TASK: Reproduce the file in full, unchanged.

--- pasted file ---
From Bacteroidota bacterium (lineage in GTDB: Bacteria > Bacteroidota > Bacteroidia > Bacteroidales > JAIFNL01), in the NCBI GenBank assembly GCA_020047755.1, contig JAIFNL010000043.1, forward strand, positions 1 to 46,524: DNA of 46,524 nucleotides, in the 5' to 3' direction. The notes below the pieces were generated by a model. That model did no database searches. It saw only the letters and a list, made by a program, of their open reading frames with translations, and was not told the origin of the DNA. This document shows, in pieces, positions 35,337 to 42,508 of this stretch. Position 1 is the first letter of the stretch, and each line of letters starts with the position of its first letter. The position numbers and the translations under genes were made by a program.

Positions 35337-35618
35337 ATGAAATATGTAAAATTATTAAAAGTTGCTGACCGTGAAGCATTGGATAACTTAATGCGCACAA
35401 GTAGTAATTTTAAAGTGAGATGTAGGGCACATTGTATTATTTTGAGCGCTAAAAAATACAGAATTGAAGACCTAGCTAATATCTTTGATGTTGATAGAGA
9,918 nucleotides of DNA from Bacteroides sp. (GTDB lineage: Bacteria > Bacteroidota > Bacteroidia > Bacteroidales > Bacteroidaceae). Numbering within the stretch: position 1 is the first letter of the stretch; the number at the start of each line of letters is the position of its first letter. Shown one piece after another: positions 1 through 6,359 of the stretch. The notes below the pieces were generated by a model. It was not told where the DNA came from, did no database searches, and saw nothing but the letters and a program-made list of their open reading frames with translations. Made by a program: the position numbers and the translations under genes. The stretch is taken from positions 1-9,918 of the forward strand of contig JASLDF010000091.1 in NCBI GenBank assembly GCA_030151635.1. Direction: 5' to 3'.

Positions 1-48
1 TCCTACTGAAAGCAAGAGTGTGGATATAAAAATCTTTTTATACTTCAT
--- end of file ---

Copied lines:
From Bacteroidota bacterium (lineage in GTDB: Bacteria > Bacteroidota > Bacteroidia > Bacteroidales > JAIFNL01), in the NCBI GenBank assembly GCA_020047755.1, contig JAIFNL010000043.1, forward strand, positions 1 to 46,524: DNA of 46,524 nucleotides, in the 5' to 3' direction. The notes below the pieces were generated by a model. That model did no database searches. It saw only the letters and a list, made by a program, of their open reading frames with translations, and was not told the origin of the DNA. This document shows, in pieces, positions 35,337 to 42,508 of this stretch. Position 1 is the first letter of the stretch, and each line of letters starts with the position of its first letter. The position numbers and the translations under genes were made by a program.

Positions 35337-35618
35337 ATGAAATATGTAAAATTATTAAAAGTTGCTGACCGTGAAGCATTGGATAACTTAATGCGCACAA
35401 GTAGTAATTTTAAAGTGAGATGTAGGGCACATTGTATTATTTTGAGCGCTAAAAAATACAGAATTGAAGACCTAGCTAATATCTTTGATGTTGATAGAGA
9,918 nucleotides of DNA from Bacteroides sp. (GTDB lineage: Bacteria > Bacteroidota > Bacteroidia > Bacteroidales > Bacteroidaceae). Numbering within the stretch: position 1 is the first letter of the stretch; the number at the start of each line of letters is the position of its first letter. Shown one piece after another: positions 1 through 6,359 of the stretch. The notes below the pieces were generated by a model. It was not told where the DNA came from, did no database searches, and saw nothing but the letters and a program-made list of their open reading frames with translations. Made by a program: the position numbers and the translations under genes. The stretch is taken from positions 1-9,918 of the forward strand of contig JASLDF010000091.1 in NCBI GenBank assembly GCA_030151635.1. Direction: 5' to 3'.

Positions 1-48
1 TCCTACTGAAAGCAAGAGTGTGGATATAAAAATCTTTTTATACTTCAT